Graymail and missing emails

Libby’s defense strategy: demand classified information the Administration can refuse to produce, thus forcing a dismissal.
Who scrubbed the White House servers?

Tom Maguire pretends not to understand, but Scooter Libby’s demand for information about Valerie Plame’s work for the CIA is of a piece with his demand for copies of the Presidential Daily Briefs: graymail, pure and simple. The idea is to ask for something arguably relevant to the defense which the government can’t allow to appear in open court for national-security reasons, hoping to force a dismissal.

The putative justification for Libby’s demand — that the documents would prove how busy Libby was, thus excusing his lapses of memory before the grand jury — is transparently bogus. Libby isn’t accused of forgetting, but of making up an elaborate confabulation to cover his tracks.

In this case, of course, “the government” and “the prosecution” aren’t identical. GWB’s minions have every incentive to help Libby get off, and if they can do so on the plea of “national security,” so much the better, from their viewpoint.

Naturally, Fitzgerald is going to try to use the anti-graymail provisions of the Classified Information Procedures Act to stymie Libby’s lawyers. Expect delay. But Fitzgerald’s case is clear: since Libby is charged with lying rather than with espionage, material that would have been relevant to an espionage case isn’t relevant to the case actually before the court. [That should, but probably won’t, help silence the people still insisting that if Libby was charged only with lying, Fitzgerald must have concluded that he was innocent of espionage.]

Disposing of another wingnut talking point, Fitzgerald asserts that, as of the Novak column, the only reporters who knew that Valerie Plame worked at the CIA were Woodward, Miller, Pincus, and Cooper. So much for the argument that the fact was widely known in political Washington; I’m still curious about who, if anyone, told former chief RNC flack and current NRO contributor Clifford May.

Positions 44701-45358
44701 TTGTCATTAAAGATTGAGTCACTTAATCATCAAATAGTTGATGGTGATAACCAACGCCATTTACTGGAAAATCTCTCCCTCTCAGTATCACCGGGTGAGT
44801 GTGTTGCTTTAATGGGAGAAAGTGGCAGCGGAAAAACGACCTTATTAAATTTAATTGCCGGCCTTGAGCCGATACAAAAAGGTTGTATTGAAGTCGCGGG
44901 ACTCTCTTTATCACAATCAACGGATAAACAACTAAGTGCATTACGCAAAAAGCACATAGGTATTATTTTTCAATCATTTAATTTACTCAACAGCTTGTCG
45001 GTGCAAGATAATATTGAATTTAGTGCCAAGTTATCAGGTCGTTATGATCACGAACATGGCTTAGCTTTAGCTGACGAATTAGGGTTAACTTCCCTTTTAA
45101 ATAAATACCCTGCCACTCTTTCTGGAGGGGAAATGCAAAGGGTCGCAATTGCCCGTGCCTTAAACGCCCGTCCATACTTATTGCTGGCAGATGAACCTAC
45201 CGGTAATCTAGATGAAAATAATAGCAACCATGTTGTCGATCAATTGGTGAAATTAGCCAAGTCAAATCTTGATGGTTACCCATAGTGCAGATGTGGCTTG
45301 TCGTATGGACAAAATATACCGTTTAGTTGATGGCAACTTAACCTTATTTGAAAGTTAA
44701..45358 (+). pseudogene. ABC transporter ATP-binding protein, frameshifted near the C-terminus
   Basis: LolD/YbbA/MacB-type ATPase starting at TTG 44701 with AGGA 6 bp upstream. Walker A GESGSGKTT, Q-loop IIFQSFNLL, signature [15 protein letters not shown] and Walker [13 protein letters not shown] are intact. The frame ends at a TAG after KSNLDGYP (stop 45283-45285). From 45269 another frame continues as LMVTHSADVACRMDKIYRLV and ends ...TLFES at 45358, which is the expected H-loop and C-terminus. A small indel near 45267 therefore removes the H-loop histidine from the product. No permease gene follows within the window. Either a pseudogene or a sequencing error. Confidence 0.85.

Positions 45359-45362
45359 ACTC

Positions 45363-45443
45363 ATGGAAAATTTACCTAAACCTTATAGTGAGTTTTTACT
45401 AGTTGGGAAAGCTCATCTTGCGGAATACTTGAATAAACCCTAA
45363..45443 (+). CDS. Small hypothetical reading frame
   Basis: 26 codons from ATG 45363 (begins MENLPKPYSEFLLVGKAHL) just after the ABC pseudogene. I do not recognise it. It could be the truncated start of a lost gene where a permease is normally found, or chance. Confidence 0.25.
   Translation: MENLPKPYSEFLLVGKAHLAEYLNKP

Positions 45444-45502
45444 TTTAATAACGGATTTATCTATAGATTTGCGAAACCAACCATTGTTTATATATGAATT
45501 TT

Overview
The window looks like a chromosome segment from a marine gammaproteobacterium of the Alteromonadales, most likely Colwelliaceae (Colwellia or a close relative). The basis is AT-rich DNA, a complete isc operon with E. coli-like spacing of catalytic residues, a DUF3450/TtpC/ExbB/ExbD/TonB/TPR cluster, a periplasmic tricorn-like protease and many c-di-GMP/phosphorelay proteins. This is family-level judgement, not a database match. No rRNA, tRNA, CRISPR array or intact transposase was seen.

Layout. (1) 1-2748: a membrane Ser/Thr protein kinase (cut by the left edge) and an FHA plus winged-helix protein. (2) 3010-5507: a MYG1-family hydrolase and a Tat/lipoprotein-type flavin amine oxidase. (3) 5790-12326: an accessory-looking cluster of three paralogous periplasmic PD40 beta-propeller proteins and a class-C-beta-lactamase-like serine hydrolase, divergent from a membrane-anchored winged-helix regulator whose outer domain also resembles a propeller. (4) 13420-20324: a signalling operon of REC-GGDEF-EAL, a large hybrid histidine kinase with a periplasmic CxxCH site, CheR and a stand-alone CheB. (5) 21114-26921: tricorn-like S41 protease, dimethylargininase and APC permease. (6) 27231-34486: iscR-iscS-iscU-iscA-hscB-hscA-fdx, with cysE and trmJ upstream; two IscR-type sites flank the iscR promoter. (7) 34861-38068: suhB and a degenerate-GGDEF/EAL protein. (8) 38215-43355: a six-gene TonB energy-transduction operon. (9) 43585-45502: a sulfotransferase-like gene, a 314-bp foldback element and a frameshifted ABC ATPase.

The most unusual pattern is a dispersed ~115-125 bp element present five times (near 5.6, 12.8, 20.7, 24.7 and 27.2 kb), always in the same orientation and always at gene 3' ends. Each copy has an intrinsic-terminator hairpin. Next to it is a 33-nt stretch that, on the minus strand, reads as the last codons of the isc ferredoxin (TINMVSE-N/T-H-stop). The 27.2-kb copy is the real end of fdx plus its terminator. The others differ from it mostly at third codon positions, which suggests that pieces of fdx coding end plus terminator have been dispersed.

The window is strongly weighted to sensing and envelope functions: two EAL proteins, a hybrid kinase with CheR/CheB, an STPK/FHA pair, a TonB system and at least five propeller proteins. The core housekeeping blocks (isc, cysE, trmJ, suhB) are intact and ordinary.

Note also — this is of particular interest to those of us who still have money down on a Rove indictment in this case — Fitzgerald’s reference to the fact that the grand jury investigation is “ongoing,” a second reference to an “ongoing investigation,” and a third which specifically refers to “other subjects of the ongoing investigation.”

Finally, as Kevin Drum and Josh Marshall note, Fitzgerald’s mention that some White House emails from 2003 have been deleted from the WH servers is pure dynamite. Emails don’t erase themselves. Does the phrase “conspiracy to obstruct justice” ring a bell?

(ReddHedd has additional thoughts, as does Georgia10 at Daily Kos.)

Steve Aftergood, the openness-in-government maven at the Federation of American Scientists, gets it right (as usual):

Bottom line: Accidents happen and there could be a benign explanation, but this is highly irregular and invites suspicion. A particular subset of records sought in a controversial prosecution have gone missing. I think what is needed is for the national archivist to ascertain what went wrong and how to ensure it won’t happen again.”

Hat tip: The PlamePage.

Author: Mark Kleiman

Professor of Public Policy at the NYU Marron Institute for Urban Management and editor of the Journal of Drug Policy Analysis. Teaches about the methods of policy analysis about drug abuse control and crime control policy, working out the implications of two principles: that swift and certain sanctions don't have to be severe to be effective, and that well-designed threats usually don't have to be carried out. Books: Drugs and Drug Policy: What Everyone Needs to Know (with Jonathan Caulkins and Angela Hawken) When Brute Force Fails: How to Have Less Crime and Less Punishment (Princeton, 2009; named one of the "books of the year" by The Economist Against Excess: Drug Policy for Results (Basic, 1993) Marijuana: Costs of Abuse, Costs of Control (Greenwood, 1989) UCLA Homepage Curriculum Vitae Contact: